In deep beams subjected to load, as the level of widening of strut increases, the compressive strength of strut along its longitudinal axis decreases. Consequently the ultimate shear strength of deep beam decreases. Thus, designer of deep beam must pay attention to the significant effects of a/d ratio and applied load level on the widening of strut subjected to load. Nevertheless, the CFRP-strengthening of strut reduces the strut widening and increases the ultimate shear strength of deep beams. The experimental results regarding the effects of a/d ratio and applied load level on the strut widening for design purposes of deep beams with and without CFRP-strengthening are given below. The conclusion is drawn in terms of general aspects (items 1 and 2), similar widening behaviour (items 3, 4, and 9), distinctive widening behaviour (items 5, 6, 7, 8, 10, and 11), and shortening behaviour (item 12) of RC strut with and without CFRP-strengthening.(1)The CFRP-strengthening significantly increased the shear strength of RC deep beams.(2)Strut deformation in the transverse direction was greater than the direction along the strut centreline for both conditions of with and without CFRP-strengthening.(3)As the applied load increased the values of transverse strain in both the ordinary and the CFRP-strengthened RC struts increased.(4)With the same applied load, the transverse strain, and consequently the strut widening in both the ordinary and the CFRP-strengthened RC deep beams with high a/d was greater than those of low a/d.(5)With the same applied load, strut widening in ordinary strut increased more than CFRP-strengthened strut as the a/d increased.(6)The effect of CFRP-strengthening on crack widening restraint increased with the increase of a/d ratio. Thus, CFRP sheet contributed to strengthening of RC struts in high a/d ratio more than in low a/d ratio.(7)With the same value of a/d, the strut widening of ordinary strut increased more than those of CFRP-strengthened strut as the applied load increased. Thus, the effect of CFRP-strengthening on restriction of strut widening appeared to be more apparent in higher applied load.(8)The value of transverse strain of ordinary RC struts remarkably grew faster than that of CFRP-strengthened RC struts after the amount of loading was higher than approximately 40–60% of ultimate shear strength of ordinary RC deep beams. Therefore, the strut widening was significantly affected by CFRP-strengthening after approximately 40–60% of ultimate shear strength of ordinary RC deep beams.(9)With the increase of a/d ratio up to 2.00, the average transverse strain of the ordinary and the CFRP-strengthened struts increased up to approximately 8 and 7 times compared to that of strut with , respectively.(10)With the increase of a/d, widening of ordinary RC strut increased, and the increase rate of widening for load classification of 75–100% was greater than that of 50–75%.(11)With the increase of a/d, widening of CFRP-strengthened RC strut increased. However, the increase rate of widening of CFRP-strengthened struts in load classification of 75–100% was lower than that of 50–75% as opposed to the ordinary struts.(12)The increase of strut widening resulted in the increase of strut shortening, and vice versa. The strut shortening was restrained as the CFRP sheet restrained the strut widening. Therefore, the shortening of CFRP-strengthened RC struts was lower than that of ordinary struts.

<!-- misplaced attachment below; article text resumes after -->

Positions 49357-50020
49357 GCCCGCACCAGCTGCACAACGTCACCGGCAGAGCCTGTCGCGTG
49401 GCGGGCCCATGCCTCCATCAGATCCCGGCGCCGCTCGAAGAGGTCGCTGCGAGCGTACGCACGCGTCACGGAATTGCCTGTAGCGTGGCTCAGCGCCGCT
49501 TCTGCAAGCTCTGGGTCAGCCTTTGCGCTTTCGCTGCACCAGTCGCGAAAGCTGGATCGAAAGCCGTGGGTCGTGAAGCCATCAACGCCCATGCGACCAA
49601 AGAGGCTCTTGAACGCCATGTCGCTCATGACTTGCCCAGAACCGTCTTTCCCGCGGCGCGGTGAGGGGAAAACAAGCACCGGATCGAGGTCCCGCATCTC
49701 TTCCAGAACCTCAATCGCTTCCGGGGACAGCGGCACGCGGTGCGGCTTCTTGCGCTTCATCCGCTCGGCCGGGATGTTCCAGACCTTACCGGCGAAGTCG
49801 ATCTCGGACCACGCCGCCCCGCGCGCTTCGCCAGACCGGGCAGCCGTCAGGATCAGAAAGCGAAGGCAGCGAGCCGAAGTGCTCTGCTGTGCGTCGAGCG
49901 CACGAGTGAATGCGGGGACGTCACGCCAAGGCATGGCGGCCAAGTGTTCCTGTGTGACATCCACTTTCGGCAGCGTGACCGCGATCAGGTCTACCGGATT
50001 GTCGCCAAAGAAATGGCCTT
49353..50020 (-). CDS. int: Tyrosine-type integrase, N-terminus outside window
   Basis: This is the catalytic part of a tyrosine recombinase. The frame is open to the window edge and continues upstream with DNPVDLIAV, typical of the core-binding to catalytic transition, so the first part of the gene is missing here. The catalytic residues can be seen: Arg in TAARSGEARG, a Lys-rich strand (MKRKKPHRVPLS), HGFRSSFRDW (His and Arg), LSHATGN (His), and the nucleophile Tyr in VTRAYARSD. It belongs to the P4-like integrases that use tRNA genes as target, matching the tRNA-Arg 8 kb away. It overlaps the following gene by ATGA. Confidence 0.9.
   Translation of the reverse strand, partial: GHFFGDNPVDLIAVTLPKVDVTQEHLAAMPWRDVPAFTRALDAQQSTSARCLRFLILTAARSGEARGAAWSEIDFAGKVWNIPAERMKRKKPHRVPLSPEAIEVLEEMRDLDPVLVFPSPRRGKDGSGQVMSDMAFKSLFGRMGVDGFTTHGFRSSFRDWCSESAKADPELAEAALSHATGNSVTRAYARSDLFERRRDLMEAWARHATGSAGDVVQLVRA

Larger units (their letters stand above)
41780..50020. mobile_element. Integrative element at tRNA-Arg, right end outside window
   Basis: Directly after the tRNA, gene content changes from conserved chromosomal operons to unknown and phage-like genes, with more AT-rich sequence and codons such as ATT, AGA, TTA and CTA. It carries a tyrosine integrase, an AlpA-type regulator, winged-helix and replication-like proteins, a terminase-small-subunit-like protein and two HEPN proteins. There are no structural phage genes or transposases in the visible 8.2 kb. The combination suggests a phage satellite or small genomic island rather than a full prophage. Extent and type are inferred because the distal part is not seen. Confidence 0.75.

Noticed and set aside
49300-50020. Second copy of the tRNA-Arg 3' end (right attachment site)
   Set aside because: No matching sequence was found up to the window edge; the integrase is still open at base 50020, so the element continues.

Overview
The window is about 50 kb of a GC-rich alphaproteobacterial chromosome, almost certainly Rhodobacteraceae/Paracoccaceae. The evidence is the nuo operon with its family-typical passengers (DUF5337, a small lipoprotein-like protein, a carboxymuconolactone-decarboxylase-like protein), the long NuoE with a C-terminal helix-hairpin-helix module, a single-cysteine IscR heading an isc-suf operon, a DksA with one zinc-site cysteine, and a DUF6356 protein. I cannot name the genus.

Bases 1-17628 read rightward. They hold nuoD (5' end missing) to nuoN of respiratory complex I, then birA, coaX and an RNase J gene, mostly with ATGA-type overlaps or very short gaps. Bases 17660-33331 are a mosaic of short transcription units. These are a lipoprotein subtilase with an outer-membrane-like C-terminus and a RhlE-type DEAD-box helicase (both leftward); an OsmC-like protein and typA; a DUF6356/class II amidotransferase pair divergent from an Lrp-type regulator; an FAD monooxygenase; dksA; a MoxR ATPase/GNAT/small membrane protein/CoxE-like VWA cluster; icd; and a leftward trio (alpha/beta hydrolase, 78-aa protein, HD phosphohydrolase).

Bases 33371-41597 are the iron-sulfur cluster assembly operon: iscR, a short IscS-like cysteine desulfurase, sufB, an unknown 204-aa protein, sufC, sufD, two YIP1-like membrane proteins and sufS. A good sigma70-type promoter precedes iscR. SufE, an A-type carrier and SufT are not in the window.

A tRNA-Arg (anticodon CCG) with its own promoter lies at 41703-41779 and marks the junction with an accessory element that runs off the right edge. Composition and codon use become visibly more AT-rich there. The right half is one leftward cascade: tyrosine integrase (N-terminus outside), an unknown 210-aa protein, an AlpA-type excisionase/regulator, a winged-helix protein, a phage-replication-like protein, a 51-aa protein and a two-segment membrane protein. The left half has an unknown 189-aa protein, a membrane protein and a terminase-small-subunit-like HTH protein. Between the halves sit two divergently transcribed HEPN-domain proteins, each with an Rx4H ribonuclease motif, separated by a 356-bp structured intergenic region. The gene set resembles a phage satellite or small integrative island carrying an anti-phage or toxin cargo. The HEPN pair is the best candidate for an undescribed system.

|:||The average of transverse strain corresponding to 50% and 75% of ultimate shear load|
|:||The average of transverse strain corresponding to 75% and 100% of ultimate shear load|
|:||The average of transverse tensile strain of ordinary unstrengthened RC strut|
|:||The average of transverse tensile strain of CFRP-strengthened RC strut|
|:||The difference value between the transverse tensile strains of ordinary unstrengthened and CFRP-strengthened RC strut|
|:||The ratio of for each ordinary unstrengthened beam with a/d ranging in 1.00–2.00 to for beam with|
|:||The ratio of for each ordinary unstrengthened beam with a/d ranging in 1.00–2.00 to for beam with|
|:||The ratio of for each CFRP-strengthened beam with a/d ranging in 1.00–2.00 to for beam with|
|:||The ratio of for each CFRP-strengthened beam with a/d ranging in 1.00–2.00 to for beam with|
|a/d:||Shear span to effective depth ratio|
|:||Ultimate shear strength of ordinary unstrengthened RC deep beam from the experiment (kN)|
|:||Ultimate shear strength of CFRP-strengthened RC deep beam from the experiment (kN).|
Conflict of Interests
The authors declare that there is no conflict of interests regarding the publication of this paper.
This research was supported by High Impact Research MoE Grant UM.C/625/1/HIR/MoE/ENG/54 from the Ministry of Education Malaysia. The authors acknowledge Dura Technology S/B for facilitating the experimental work.
The Tables 1 and 2 represent the average value of transverse strain of ordinary and CFRP-strengthened RC struts from experiment respectively.